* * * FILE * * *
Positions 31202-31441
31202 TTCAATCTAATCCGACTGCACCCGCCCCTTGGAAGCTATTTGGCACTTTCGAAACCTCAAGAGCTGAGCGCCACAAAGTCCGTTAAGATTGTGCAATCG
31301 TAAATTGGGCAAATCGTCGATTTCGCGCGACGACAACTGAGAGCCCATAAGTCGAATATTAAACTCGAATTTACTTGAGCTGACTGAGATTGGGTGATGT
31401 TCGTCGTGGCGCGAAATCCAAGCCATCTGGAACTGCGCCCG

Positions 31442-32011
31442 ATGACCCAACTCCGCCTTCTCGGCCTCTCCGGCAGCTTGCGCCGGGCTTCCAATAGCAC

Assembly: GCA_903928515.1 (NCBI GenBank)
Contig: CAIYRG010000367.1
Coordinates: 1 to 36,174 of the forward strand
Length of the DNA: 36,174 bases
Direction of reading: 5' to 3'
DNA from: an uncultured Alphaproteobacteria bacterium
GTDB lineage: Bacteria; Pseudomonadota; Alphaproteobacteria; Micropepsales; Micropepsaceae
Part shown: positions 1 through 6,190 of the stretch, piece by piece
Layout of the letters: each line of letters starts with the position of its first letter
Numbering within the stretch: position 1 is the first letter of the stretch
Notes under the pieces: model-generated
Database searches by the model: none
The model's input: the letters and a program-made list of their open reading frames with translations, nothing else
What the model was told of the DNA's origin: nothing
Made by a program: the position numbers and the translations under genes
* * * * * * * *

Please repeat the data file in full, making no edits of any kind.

Positions 31202-31441
31202 TTCAATCTAATCCGACTGCACCCGCCCCTTGGAAGCTATTTGGCACTTTCGAAACCTCAAGAGCTGAGCGCCACAAAGTCCGTTAAGATTGTGCAATCG
31301 TAAATTGGGCAAATCGTCGATTTCGCGCGACGACAACTGAGAGCCCATAAGTCGAATATTAAACTCGAATTTACTTGAGCTGACTGAGATTGGGTGATGT
31401 TCGTCGTGGCGCGAAATCCAAGCCATCTGGAACTGCGCCCG

Positions 31442-32011
31442 ATGACCCAACTCCGCCTTCTCGGCCTCTCCGGCAGCTTGCGCCGGGCTTCCAATAGCAC

Assembly: GCA_903928515.1 (NCBI GenBank)
Contig: CAIYRG010000367.1
Coordinates: 1 to 36,174 of the forward strand
Length of the DNA: 36,174 bases
Direction of reading: 5' to 3'
DNA from: an uncultured Alphaproteobacteria bacterium
GTDB lineage: Bacteria; Pseudomonadota; Alphaproteobacteria; Micropepsales; Micropepsaceae
Part shown: positions 1 through 6,190 of the stretch, piece by piece
Layout of the letters: each line of letters starts with the position of its first letter
Numbering within the stretch: position 1 is the first letter of the stretch
Notes under the pieces: model-generated
Database searches by the model: none
The model's input: the letters and a program-made list of their open reading frames with translations, nothing else
What the model was told of the DNA's origin: nothing
Made by a program: the position numbers and the translations under genes